The loose and limber voice of dance wunderkind Glover wafts through this brief and inviting biography, echoing the rhythms and energy of his kinetic feet. Journalist Weber's atmospheric account starts in a dance studio with an intermittently onomatopoeic discussion of tap dance ("Fuh-duh-BAP!... Fuh-duh-duh-BAP!) and goes on to fill in the auspicious beginnings and landmark events that paved the way for the 26-year-old's extraordinary career thus far. Gregory Hines's foreword--which has the ring of a proud father--first sounds the volume's recurring refrain about the importance of young dancers copying the style of the masters and expanding on the steps that came before them. Throughout Glover's extensive quotes (which appear in their own type style and go on for several pages at a stretch), he clearly and repeatedly indicates that this principle applies not only to dance but to life itself. As Weber traces the shaping of Glover's career from drummer to dancer to Broadway sensation at age 11 to conceiver of Bring in 'da Noise, Bring in 'da Funk (for which Glover won a Tony Award for his choreography), he punctuates the facts with quotes from Glover's mother, brothers and professional peers. Vintage photographs of renowned hoofers accompany a concise history of tap, while pictures of Glover in action convey the dancer's magnetism and joie de vivre. The book's daring design occasionally draws attention to itself with its variety of fonts and type sizes (some very small), set against red, black or white backgrounds, and a fair number of photographs have a grainy quality. But these are quibbles when compared with the inspiration that aspiring performers will find in these pages. Glover's life, work and words will be a powerful reminder to youngsters that they are a part of all that preceded them and that they possess all that's necessary to make their own mark. Ages 10-up. (Jan.) Copyright 1999 Cahners Business Information.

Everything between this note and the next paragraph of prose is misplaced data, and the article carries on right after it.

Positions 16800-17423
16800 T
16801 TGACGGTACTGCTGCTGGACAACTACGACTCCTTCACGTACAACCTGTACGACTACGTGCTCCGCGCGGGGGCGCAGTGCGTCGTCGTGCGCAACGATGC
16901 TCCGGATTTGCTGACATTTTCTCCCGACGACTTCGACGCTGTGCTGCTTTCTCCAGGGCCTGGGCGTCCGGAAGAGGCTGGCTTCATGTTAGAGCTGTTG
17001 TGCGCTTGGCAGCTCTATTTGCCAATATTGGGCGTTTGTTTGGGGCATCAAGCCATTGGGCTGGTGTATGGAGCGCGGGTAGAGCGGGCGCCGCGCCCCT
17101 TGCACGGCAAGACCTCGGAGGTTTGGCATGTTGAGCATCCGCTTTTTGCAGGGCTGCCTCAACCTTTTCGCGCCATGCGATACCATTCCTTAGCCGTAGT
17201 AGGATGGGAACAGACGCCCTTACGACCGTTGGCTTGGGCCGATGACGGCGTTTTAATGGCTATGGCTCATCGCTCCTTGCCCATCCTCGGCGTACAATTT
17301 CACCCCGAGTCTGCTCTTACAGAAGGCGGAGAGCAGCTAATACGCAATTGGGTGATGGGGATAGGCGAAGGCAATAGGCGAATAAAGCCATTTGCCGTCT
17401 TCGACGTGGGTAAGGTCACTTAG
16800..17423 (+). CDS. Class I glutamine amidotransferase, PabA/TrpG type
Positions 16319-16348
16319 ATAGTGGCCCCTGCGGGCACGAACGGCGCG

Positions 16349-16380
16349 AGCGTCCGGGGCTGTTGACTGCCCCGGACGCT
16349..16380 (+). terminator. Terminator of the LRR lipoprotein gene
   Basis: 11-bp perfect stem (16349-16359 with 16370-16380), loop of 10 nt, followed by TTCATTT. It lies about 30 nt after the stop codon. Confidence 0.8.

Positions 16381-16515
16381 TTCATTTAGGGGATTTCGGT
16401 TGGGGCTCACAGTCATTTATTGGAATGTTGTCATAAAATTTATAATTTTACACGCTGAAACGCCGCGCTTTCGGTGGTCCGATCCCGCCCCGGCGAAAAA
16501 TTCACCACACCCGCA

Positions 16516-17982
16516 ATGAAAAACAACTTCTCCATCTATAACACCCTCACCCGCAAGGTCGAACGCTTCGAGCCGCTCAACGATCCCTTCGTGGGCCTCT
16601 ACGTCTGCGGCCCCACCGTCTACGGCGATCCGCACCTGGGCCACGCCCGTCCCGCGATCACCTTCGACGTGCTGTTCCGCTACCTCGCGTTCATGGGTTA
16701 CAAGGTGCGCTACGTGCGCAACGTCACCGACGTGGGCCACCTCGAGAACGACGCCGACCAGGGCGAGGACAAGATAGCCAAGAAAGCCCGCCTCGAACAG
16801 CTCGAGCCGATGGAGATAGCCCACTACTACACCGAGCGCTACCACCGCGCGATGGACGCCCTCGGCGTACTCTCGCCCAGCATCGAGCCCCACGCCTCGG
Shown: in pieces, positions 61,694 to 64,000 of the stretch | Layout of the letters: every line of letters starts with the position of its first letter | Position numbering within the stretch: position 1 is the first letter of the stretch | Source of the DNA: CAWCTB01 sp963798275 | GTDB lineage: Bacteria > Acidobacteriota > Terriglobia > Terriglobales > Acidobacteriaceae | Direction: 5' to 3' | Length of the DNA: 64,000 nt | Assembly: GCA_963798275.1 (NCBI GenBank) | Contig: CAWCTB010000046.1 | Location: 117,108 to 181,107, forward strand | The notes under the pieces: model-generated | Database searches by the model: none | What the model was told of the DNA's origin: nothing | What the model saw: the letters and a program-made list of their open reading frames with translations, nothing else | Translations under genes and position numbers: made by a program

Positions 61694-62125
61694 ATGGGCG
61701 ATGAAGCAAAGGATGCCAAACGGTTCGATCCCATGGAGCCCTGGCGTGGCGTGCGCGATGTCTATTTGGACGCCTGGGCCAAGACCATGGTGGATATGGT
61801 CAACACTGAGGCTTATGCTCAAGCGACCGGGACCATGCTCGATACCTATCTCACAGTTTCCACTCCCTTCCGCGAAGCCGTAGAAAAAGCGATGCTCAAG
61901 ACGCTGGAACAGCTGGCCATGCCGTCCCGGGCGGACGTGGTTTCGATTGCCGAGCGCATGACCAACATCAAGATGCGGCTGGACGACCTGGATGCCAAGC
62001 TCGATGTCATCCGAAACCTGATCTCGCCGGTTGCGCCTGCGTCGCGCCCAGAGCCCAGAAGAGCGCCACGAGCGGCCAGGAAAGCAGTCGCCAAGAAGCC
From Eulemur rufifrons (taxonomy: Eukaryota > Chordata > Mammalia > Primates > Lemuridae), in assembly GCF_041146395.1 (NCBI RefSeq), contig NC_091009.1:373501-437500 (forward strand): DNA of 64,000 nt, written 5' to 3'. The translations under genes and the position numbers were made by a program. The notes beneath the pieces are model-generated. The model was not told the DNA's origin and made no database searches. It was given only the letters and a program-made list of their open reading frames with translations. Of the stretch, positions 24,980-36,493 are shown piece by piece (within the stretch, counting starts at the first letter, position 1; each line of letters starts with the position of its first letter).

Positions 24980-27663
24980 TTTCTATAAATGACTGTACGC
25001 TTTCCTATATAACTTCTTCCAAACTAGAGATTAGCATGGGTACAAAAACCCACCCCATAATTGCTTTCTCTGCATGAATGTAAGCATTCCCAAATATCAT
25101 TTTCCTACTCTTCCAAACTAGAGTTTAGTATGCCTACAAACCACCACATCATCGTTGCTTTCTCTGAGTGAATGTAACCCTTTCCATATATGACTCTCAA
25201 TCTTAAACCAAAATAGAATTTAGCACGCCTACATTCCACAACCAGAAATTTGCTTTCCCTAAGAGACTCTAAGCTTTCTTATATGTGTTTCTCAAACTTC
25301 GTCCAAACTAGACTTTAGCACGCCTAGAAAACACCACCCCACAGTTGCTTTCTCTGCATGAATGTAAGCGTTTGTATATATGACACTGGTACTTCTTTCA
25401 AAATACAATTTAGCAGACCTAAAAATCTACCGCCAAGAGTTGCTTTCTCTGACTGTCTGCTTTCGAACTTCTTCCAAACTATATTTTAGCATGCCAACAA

From The Critics